|This Barbie dresses better than I do.|
But the first thing she does with a new Barbie is peel the doll clothes off and play with them in the buff. Then when she starts acting out stories with princes and princesses we need clothes but can't find any! Here is how to make simple skirt and top for your Barbie, or pants and top for a Barbie that has to stand in for a boy character.
Why I like this craft:
This craft teaches that you don't have to buy things to let you imagination go wild! You can make things yourself and improvise with whatever is at hand.
Warning: These clothes won't hold up long during rough play or much bending. It's ok. You can just tape over the tears until it's too ratty, recycle them and start over.
|This is my favorite "prince" outfit to date made from Ikea napkins.|
Age: 3+ (3 year olds can do simple designs alone, more complicated ones need a lot of help from mom)
Time: 5-10 minutes per outfit (3 minutes for super simple dresses)
Mess: Almost zero mess, just a few scraps of paper leftover.
Paper (clothing catalogs, napkins, paper towels, tissues, and magazines all work well)
|We used the clothing catalogs that arrived in the mail today for this project|
Instructions for short PANTS made from a page from a catalog:
Choose a page that has a lot of colors together without a lot of skin or faces that will make good "fabric" for your pants. It needs to be wide enough to wrap around the doll's hips.
|This will soon become a pair of doll pants.|
Trim the paper to remove any writing or empty space you don't want to show. Hold the paper in front of the doll to gage the size you need. It's ok to keep it a rectangle even though you'll need less paper at the waist. You can pinch it in place later.
|Borderline creepy picture, but important for sizing up your model. Let's keep it professional, people.|
Cut a slit in the front of the paper for the pant legs from the bottom up to the crotch. Wrap the paper around one leg and tape in place on the back. Wrap the other leg and tape it at the back.
Pinch the paper in the back around the bum so the doll's bottom is covered. Tape a scrap of paper in place if you don't have quite enough paper, or trim excess (or fold it over) if there is too much paper. Don't worry about the waist being too even if you make the tube top shown below. Otherwise fold it down on the inside to make a flat waistband.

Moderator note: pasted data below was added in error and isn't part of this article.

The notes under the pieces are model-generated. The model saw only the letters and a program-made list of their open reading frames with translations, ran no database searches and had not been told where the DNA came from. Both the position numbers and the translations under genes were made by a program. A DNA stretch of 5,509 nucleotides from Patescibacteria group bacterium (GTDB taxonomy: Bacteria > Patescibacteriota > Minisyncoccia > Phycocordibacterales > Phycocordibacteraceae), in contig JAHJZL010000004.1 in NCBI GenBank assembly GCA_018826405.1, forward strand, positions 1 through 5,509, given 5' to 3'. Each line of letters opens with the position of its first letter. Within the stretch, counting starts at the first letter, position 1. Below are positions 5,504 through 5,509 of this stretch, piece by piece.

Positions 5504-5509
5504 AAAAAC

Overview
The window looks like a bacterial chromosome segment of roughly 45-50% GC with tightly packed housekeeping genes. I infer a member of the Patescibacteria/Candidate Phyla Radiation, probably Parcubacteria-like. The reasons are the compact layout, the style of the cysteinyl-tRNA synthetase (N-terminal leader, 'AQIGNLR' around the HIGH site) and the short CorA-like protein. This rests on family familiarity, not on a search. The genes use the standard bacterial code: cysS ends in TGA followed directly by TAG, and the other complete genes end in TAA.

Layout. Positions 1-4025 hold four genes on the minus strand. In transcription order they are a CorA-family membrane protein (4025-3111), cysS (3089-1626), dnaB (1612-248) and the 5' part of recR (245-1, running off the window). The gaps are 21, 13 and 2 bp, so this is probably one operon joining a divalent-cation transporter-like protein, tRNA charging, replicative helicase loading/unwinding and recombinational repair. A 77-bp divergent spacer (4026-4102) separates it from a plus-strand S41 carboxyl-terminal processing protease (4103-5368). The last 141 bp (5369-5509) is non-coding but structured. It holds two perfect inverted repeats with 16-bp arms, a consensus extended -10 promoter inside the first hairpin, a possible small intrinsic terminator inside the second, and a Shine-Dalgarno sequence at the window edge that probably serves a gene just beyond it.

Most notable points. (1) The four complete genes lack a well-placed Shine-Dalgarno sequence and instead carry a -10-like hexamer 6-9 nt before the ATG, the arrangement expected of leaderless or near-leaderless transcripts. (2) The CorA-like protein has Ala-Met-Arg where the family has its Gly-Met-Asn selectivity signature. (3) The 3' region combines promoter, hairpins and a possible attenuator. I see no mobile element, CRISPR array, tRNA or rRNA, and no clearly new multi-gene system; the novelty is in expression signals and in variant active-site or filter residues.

|Taping pant leg #1|
|Both pant legs are taped and ready. You could trim the white space off if you want.|
Instructions for a TUBE TOP made from a page from a catalog:
Select some nice "fabric" from a clothing catalog that coordinates with your pants.
|Here is a real, live 6 year old choosing the portrait on the right as material for a tube top. We folded the paper to hide the skin at the v-neck to make the tube top at the very beginning of this post.|
Fold over the top to make a nice clean edge that won't give your kid papercuts. Cut it short enough to look like a top but long enough to cover the messy waist of your paper skirt or pants.
Wrap around the doll's torso and pinch at the waist, maybe adding a few folds around the bosom to make it fit (for you sewers you should fold it the way some shirts have darts sewn from the armpit to the nipple.)
|Fold over any skin on the model and cut off the models head (hoo hoo hoo ha ha ha!) to make nice "fabric" for your top.|
Tape it at the back. Use as much tape as you need to make it fitted to the doll's body.
|Tape tape tape tape tape|
Optional Step 5
Instructions for a SKIRT made from a page from a catalog:
Select some "fabric" from a catalog. This example shows a page that had a lot of printed words and white space we didn't want to show. You can fold the top, bottom, and middle to hide the part you don't want.
Tape the paper at the waist, pinching the paper so it fits around the waist and flares around the hips. Note that our paper is not wide enough to cover the doll's hiney! That's ok, we'll fix it in the next step.